This is, of course, not to be confused with the full 3-D Castlevania by Hideo Kojima that was also there. I didn't play that one myself, although my friend Mike did and said it was about what you'd imagine of a Castlevania game from the creator of Metal Gear Solid.
Invizimals is an AR (Augmented Reality) game for the PSP, using the PSP camera. I say game, but from what we saw, it really seemed more like a tech demo for AR. (Or else, something that might be whipped up in one of the advanced game classes here at USC.) Basically it's an AR Pokemon. (Man, did the demo guy get offended when I said that.) You use the camera to focus in on brightly-colored objects, and find the creatures hiding there. Once you find them, you use a little AR trap to isolate them (put the little piece of paper down in physical space over the creature within view on the camera), and then you have to play a mini-game to capture them. Once captured, monsters can be evolved and battled, thus completing the Pokemon/Digimon/Monster Rancher/etc. parallel.
It was cute, and apparently has a story mode as well, but the controls were not exactly seamless, and overall it didn't seem particularly deep to me. There's an argument that it doesn't have to be, if the new technology is interesting enough, but we'll see if that argument pans out for the Kinect, and then re-evaluate from there.
If you'd told me a decade back that someone would make a dark, scary game featuring Mickey Mouse, I would've laughed. But since then we've had Kingdom Hearts, where Mickey is a badass, black-cloaked, keyblade-wielding king of a planet, and so times have changed. My actual reaction to the demo was that it wasn't dark enough.
The game was marketed as super edgy and unexpected, particularly in the amazing concept art. But I'm guessing the dark and edgy images didn't get past certain family-friendly higher-ups at the smile-like-you-mean-it monolith that is Disney. Instead the game looks like a fairly generic adventure game, complete with fetch-quests and collectible items hidden in bushes. The game's central mechanic - drawing things in with paint versus erasing them with thinner - flirts dangerously close with being your standard black-and-white moral choice system where angelic good and satanic evil are your only two options.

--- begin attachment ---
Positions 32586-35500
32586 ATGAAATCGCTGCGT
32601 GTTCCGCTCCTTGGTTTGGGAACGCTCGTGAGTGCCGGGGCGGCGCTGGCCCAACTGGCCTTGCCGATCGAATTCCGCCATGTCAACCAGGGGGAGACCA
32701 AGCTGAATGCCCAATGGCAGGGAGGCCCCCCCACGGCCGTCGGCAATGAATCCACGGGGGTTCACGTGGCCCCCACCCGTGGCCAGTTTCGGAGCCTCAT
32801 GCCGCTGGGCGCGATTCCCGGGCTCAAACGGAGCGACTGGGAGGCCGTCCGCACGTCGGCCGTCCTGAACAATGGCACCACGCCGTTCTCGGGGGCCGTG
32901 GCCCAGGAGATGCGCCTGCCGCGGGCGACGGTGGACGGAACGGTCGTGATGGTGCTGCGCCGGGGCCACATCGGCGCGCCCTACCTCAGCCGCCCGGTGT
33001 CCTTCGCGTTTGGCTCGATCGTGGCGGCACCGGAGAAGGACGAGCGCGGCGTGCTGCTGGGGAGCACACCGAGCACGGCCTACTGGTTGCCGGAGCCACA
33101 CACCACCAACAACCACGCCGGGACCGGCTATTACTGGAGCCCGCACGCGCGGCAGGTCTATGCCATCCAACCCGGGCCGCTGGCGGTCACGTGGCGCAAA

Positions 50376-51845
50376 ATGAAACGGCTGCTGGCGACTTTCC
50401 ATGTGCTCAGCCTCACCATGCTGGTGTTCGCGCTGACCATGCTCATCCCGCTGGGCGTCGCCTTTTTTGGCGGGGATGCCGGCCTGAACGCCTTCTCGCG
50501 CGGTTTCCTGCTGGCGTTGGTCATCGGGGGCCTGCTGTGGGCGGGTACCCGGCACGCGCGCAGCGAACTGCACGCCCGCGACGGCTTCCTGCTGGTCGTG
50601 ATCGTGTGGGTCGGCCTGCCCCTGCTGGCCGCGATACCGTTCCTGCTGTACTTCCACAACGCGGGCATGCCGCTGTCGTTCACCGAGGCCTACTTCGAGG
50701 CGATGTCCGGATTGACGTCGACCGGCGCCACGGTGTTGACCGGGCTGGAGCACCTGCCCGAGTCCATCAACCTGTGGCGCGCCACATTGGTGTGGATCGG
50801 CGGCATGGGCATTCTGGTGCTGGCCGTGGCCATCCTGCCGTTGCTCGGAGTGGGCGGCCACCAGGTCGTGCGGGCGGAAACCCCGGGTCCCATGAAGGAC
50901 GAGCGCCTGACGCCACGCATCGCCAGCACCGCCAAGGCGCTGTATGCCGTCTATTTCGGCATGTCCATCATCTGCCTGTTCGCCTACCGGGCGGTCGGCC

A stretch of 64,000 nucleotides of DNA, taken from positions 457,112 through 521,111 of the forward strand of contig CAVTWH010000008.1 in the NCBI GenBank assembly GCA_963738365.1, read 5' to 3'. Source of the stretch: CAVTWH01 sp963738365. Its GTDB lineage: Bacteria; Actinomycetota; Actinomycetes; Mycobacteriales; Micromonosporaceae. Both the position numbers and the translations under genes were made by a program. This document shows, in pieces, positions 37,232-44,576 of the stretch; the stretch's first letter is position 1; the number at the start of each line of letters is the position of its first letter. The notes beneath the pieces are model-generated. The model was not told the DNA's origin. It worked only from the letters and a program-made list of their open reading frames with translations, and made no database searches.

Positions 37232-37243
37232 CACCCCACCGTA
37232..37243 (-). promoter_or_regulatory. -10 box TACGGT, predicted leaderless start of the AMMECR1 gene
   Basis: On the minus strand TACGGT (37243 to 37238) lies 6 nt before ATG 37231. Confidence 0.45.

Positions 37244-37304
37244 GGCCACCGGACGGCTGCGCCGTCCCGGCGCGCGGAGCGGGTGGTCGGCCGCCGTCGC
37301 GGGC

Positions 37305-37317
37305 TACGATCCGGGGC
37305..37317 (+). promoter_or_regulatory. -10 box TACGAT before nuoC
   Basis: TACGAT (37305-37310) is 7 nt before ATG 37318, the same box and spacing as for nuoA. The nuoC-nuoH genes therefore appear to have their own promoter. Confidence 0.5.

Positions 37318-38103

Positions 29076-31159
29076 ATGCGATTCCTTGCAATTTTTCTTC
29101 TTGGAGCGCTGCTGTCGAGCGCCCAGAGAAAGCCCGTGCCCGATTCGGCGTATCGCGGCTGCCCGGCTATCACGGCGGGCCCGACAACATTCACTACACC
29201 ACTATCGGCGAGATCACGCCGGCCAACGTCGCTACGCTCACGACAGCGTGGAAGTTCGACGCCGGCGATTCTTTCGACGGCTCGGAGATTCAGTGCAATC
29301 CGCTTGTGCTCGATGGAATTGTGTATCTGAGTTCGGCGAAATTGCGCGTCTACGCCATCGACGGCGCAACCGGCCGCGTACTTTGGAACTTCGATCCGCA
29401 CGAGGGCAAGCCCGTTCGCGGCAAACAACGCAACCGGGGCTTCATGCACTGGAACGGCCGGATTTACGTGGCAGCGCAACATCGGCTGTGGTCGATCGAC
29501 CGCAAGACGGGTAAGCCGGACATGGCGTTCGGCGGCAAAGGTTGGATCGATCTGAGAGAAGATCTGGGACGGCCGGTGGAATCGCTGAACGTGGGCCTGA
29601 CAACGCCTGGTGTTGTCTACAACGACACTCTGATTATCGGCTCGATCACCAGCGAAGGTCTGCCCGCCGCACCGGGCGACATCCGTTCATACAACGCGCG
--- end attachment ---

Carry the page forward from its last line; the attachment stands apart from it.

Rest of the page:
There's been some nod to the idea that, as designer Warren Spector put it, "play style matters," in that there are multiple ways to solve various quests and/or puzzles, and which choice you make effects the game characters and game world. Okay, fine. I appreciate the effort, I guess. But I would've gladly sacrificed that element of choice if the game had instead delivered on the darker aesthetic that was promised in these amazing pictures.
Speaking of black and white moral choice systems, I also played the Fable 3 demo at E3. I ended up playing side-by-side with a friend who was at the neighboring console, where he got a mission that involved beating up giant mechanical vulture statues and shadow monsters from dripping pillars of darkness, and I got a mission that involved dressing up in a giant chicken suit to round up some missing hens.
I don't really know what to say about Fable. I never played the second one, so my only point of comparison is the first game, which isn't really a comparison at all. I can't tell you if this game is trying to be a Sims-like life simulator in a fantasy setting with more direct control, or a gritty fantasy action game a la God of War, or something else entirely. The two demos were so disparate, it felt like they came from different games. Nevertheless, I'm not sure I'd say I didn't like it, per se. I guess I was too confused to really get a full impression. Mostly it seemed kind of funny and interesting, but I'm not sure it'd be enough to hold my interest for the full game length.
Lost in Shadow
This was one of the few games I played at E3 that I had never heard of before, as I imagine most others haven't either. The idea was that you play as a shadow of a person, navigating across the shadows of a physical world. The environments reminded me strongly of Ico, which endeared me to it immediately, and the puzzles were just bordering between intuitively easy and clever (but then, I only played the very beginning; I'd imagine they get harder). As a shadow person, you run across the shadow platforms created by railings, walls, and so forth, while avoiding sunlit drops and the spiky shadows cast by the tops of gates and things. You have some limited control over what happens in the physical world, which allows you to change the way shadows are cast, and therefore how you can move. As a mechanic it has a lot of potential, although I didn't really get to play enough to see if the makers capitalized on that potential.
What this game really reminded me of was a more polished version of many indie games, which tend towards side-scrolling action-platformers; essentially what this game is. It reminded me of something like Closure, say, or Shift (both games that I loved and highly recommend - they're free online flash games, and the latter has a number of equally interesting sequels) where you have one central mechanic that's exploited in a variety of interesting ways. The relative interesting-ness of Lost in Shadow's puzzles and mechanical exploits remains to be seen. I'm considering picking this one up when it comes out largely from pure curiosity, and a desire to encourage the game industry to try more interesting things.
Kingdom Hearts: Birth by Sleep